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My database has two tables, "question" and "field". Questions may have many fields, and fields may have many fields. It's a tree with a special root node.

I want to use them with hibernate (currently potgresql) - so it should be straightforward and simple to use it from java.

What is the best solution to this?

  1. add question_parent_id and field_parent_id to "field" table, and only use question_parent_id if it is a direct descendant of it. (check XOR which SQL constraint... may depend on SQL server)
  2. add question_parent_id and field_parent_id, and always use question_parent_id. Remember to stay consistent... (question_id should not change, probably not a real risk)
  3. Use the postgresql specific table inheritance: "question" and "field" extends "content", so one foreign key column is enough. Use additional constraint on both "question" and "field".
  4. use a third table (called "container"), consisting of just an id. Containers may have many fields, and a field may have one container. Questions have exaclty one container. But this requires additional code in java, and has a risk of infinite loops, even with an unique key on field_container_id...
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I added some more paragraphs to my answer. You need to provide some more specific information to get specific answers. (Consider to ask a new question if you find something specific to ask for.) –  Stefan Steinegger Jul 6 '10 at 23:08

3 Answers 3

up vote 2 down vote accepted

I would rather think about the class model than about the relational model. The user at the end doesn't (usually) care how many keys you have in your database. He is using your classes, where it should be "straightforward and simple to use". So write your class model first and think about mapping later.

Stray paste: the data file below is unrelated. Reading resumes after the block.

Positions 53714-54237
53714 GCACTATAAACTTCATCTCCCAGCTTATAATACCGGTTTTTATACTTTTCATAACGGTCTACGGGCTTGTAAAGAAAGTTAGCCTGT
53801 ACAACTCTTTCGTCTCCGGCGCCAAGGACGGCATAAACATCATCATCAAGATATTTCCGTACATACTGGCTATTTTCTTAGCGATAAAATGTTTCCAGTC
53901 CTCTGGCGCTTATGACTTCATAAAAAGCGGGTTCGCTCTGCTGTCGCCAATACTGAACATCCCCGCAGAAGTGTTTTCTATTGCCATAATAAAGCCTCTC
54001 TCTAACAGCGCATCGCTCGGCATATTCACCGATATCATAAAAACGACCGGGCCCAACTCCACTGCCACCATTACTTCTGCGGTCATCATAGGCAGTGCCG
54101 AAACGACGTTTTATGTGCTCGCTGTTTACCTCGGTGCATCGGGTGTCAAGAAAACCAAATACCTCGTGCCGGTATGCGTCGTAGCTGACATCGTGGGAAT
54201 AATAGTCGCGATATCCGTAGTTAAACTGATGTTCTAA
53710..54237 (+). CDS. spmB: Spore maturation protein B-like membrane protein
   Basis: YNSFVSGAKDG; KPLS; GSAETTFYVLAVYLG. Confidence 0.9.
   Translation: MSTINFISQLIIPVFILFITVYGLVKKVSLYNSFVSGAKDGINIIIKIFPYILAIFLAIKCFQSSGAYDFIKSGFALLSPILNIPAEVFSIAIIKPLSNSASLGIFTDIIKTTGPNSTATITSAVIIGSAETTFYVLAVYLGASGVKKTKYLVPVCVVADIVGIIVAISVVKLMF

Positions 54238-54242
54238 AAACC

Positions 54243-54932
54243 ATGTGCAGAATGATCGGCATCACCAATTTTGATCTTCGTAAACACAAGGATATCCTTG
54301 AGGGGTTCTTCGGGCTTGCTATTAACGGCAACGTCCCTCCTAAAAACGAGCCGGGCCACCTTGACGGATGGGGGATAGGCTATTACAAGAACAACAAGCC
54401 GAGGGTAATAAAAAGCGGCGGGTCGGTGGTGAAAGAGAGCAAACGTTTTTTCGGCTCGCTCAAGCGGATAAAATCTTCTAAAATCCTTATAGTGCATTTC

The solution in the database depends on your class model.

Edit: Your model on the other side depends on what you need to do.

Navigation: Do you usually need all fields from a question? Do you usually need only the fields directly assigned to a question or field or all field recursively down the tree? Do you need to know the parent of a field? etc. etc.

Queries: Do you need to filter questions or fields by fields assigned to them? Recursively? Do you need to filter fields by parent? etc.

In other words: You can't optimize for everything. There are typical queries and typical navigation paths. Supporting too many ways could become expensive and could require redundant data in both the model and the database, which makes it hard to maintain.

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+1 for respecting client code as the end user to drive out the best design. :) –  Jesse Webb Jul 5 '10 at 16:42

Unless I'm missing something, you have a one-to-many relation between [Question] and [Field] (it's a one-to-many, right?) and a self referencing one-to-many association between [Field]. So I would:

  • add a question_id to the [Field] table for the former relation
  • add a parent_id to the the [Field] table for the later relation

Hibernate can map this without any problem.

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yeah, this is my #1 or #2 :) –  Dutow Jun 23 '10 at 14:42
@Dutow Yes, but I couldn't spot the difference (that must be obvious for you :) –  Pascal Thivent Jun 23 '10 at 14:46
in #1: question.fields[x].question_id != NULL && question.fields[x].fields[y].question_id == NULL always true for every x and y. in #2 question.fields[x].question_id != NULL && question.fields[x].fields[y].question_id != NULL always true for every x and y. (#2 can be incosistent: fields[x].fields[y].parent_id != fields[x].parent_id) –  Dutow Jun 23 '10 at 15:33
@Dutow: Oh, I see. #1 is closer to what you described then (only the root field has a question_id). –  Pascal Thivent Jun 23 '10 at 15:40

You have to carefully consider how deep your hierarchy is going to be if you want a performant solution. These kind of recursive structures can be extremely expensive for hibernate to load since it will often end up creating a large number of joins for each field because it might have child fields (and they might have child fields etc etc.)

If you want to allow infinite depth but you're always wanting to load the whole question including all fields and sub-fields. Then I would suggest Field has a parent field (nullable) and an owning question (non-nullable). This allows you to efficiently load the entire question with the following HQL:

SELECT q FROM Question q
JOIN FETCH q.allFields
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